Originally written by Tim Pigeon
In the eyes of many metalheads, it’s damn near impossible to top Edge of Sanity’s 1996 opus Crimson in terms of epic single-song albums. So, who better to try and top it than Edge of Sanity themselves?
EOS is another band of which the prolific Dan Swano is the driving force behind, and perhaps his best known. Apparently, a few years back, Swano and the band parted ways, but the remainder of the band continued to produce albums, which were not received with too much fanfare. Now in 2003, Swano decides do one-up them by creating the sequel to the original Crimson by himself.
Normally, one-man projects are noticeably lacking in some context, whether there be one instrument getting short shrift or if the songwriter gets carried away. I’m pleased to report that Swano does none of that. At 43 minutes long, Crimson II is one mammoth composition, subdivided into 9 chapters, but all coherently linked to flow properly as a single song.
The retail version is actually broken up into 44 tracks, roughly one per minute, although it seems as if each new riff ushers in a new track. Comparing the original and the sequel, I dare to say that I think this new effort is better. The production is far better, with guitars that burst forth from the speakers, and deadly reverb-tinged death growls that reach out and strangle the listener. But production isn’t a fair comparison, as recording technology has progressed in the past seven years.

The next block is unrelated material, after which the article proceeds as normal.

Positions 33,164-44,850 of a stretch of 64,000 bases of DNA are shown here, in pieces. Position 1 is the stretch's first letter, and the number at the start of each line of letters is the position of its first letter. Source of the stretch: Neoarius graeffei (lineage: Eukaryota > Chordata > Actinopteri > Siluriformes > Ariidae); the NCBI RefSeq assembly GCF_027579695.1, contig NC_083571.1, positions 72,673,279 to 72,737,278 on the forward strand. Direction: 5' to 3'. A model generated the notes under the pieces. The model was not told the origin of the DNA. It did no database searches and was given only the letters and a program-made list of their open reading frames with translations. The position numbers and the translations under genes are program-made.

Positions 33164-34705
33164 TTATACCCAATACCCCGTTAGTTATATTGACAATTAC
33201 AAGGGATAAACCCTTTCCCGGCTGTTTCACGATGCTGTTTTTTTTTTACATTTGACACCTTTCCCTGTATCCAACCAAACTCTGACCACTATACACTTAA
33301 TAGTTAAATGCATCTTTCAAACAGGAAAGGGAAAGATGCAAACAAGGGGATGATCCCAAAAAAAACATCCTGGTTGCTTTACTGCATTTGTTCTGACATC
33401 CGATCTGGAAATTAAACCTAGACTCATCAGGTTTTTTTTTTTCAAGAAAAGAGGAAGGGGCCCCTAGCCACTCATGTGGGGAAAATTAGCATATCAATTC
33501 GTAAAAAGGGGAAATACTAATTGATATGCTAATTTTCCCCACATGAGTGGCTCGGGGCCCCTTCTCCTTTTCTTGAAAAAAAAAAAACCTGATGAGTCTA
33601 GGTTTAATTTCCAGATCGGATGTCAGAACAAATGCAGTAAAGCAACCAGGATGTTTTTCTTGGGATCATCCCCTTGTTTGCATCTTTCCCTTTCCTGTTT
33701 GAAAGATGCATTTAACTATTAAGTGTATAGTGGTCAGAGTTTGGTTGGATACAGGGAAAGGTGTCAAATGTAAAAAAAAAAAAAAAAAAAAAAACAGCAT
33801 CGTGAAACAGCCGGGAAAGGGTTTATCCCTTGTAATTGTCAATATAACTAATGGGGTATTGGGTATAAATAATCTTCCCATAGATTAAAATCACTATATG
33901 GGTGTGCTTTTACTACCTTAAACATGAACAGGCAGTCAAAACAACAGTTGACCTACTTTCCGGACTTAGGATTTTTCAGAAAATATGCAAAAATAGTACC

The music itself is at once similar and progressed. While the original conveyed a darker mood, with heavier and more desolate passages, the sequel borrows more from progressive metal to deliver a synth-laden sensation of rebirth. Certain portions seem cut from the same mold as Soilwork’s Natural Born Chaos.
A closer dissection of the song itself reveals quite a few highlights. As was the case with the original, the lyrical story is a fun read, even if you can’t decipher Swano’s diction. Heh. The main riff that leads off the chapter “Incantation”, as well as appearing throughout the album, is one of the best riffs of the year. The thick’n’meaty rhythm riffs typical of Edge of Sanity are littered throughout the album, with memorable ones being found in the beginning of “Passage of Time”, in the first part, “The Forbidden Words”, and the end of “Covenant of Souls”. If you listen closely, you may even hear some that sound a bit too familiar! But even when the speed lets up, quality rules the day. The acoustic/clean segments feature a great atmospheric guitar tone, and they remind me of Pantera at their most reflective and serene.
Ultimately though, the clincher is the spectacular leads that dominate the end of the album. The entire “Face to Face” chapter is amazing, with a lead-off solo worth drooling over. Then, the follow-up chapter, “Disintegration”, provides the stirring climax that you’ve been awaiting for the past 35 minutes.
By this point it should be certain that I see Crimson II as Top 6 material. Swano has delivered yet another great slab of melodic-progressive-epic-whatever metal. This is very recommended for fans of diverse genres of metal, and heck, anyone who appreciates fine music. Go buy this, you’ll get much more enjoyment from this album than the 3 beers that you’d have spent the money on otherwise.